In the latest controversy to plague United Airlines, a giant rabbit being transported on one of its planes died in the cargo hold while traveling on a flight from London’s Heathrow airport to Chicago’s O’Hare — the same airport where a United passenger was violently dragged off of an overbooked flight earlier this month.
Multiple media reports out of the UK say the 10 month-old giant rabbit was being delivered to a new “celebrity” owner. According to The Sun newspaper, the animal, named Simon, was the son of the world’s largest rabbit — a 1.3m-long continental giant rabbit called Darius — and was expected to have grown larger than his father.
Owner Annette Edwards, and former Playboy model, told the paper: “Simon had a vet’s check-up three hours before the flight and was fit as a fiddle.”
“Something very strange has happened and I want to know what. I’ve sent rabbits all around the world and nothing like this has happened before.”
In a statement provided to the BBC, United said: “We were saddened to hear this news. The safety and well-being of all the animals that travel with us is of the utmost importance to United Airlines and our PetSafe team. We have been in contact with our customer and have offered assistance. We are reviewing this matter.”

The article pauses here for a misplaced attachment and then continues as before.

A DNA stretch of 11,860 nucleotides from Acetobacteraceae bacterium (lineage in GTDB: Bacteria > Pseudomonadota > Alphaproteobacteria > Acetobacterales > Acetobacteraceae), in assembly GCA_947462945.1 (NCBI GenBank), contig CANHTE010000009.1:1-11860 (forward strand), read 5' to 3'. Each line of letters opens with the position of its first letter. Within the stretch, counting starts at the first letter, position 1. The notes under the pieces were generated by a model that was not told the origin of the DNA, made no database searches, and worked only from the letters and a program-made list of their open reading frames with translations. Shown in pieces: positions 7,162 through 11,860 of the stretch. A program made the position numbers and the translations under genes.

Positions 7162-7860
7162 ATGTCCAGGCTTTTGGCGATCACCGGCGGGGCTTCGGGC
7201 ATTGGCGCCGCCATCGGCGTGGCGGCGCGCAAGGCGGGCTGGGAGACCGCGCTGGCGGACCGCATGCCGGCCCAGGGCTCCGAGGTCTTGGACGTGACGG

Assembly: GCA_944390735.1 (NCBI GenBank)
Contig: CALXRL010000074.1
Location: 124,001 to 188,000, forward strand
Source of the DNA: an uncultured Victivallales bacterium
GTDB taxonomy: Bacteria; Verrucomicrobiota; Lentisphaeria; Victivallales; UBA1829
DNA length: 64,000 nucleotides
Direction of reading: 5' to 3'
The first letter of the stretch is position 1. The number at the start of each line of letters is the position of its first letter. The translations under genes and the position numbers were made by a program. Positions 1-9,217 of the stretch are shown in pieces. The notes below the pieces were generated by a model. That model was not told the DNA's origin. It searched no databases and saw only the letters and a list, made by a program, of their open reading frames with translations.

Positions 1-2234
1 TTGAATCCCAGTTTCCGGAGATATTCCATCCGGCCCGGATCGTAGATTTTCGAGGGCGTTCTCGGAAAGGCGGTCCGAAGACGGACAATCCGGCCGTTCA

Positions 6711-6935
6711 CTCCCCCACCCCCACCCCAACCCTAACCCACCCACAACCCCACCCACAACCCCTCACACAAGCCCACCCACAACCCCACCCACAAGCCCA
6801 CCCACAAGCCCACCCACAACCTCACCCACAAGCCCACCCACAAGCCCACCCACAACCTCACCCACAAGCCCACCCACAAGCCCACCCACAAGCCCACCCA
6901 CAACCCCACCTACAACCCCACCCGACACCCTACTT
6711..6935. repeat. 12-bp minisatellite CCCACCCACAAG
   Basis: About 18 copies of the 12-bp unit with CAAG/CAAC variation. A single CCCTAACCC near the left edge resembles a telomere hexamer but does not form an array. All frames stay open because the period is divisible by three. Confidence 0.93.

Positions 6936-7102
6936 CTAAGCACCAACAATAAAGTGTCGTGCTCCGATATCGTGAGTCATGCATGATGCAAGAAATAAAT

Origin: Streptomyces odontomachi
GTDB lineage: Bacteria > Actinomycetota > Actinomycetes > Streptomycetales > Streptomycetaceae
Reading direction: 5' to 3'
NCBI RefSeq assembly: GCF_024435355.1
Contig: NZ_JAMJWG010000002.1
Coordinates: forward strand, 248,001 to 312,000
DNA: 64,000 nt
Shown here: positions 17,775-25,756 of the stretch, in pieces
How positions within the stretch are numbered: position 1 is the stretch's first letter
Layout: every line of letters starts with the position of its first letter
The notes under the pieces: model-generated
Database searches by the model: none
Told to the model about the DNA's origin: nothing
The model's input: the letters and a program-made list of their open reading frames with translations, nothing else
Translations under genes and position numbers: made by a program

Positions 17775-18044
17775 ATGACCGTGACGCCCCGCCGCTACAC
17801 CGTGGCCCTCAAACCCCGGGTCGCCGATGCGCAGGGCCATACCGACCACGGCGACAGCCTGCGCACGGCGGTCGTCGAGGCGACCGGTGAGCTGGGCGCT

As the BBC reports, animals dying while being transported on planes is rare but not unheard of. U.S, Department of Transportation figures show that in 2015, the most recent data available, US airlines reported 35 animal deaths. Of those deaths, a whopping 14 were on United flights.
United has been making headlines for all the wrong reasons over the past two months.
The forcible removal of passenger Dr. David Dao from an overbooked flight caused outrage and widespread condemnation after footage of the incident was shared online. He lost two front teeth and suffered a broken nose.
In late March, the airline was heavily criticized on social media after two girls were reportedly barred from flying for wearing leggings on a flight from Denver to Minneapolis. United defended its actions, saying the passengers were traveling on a employee and guest pass, which enforces a dress code.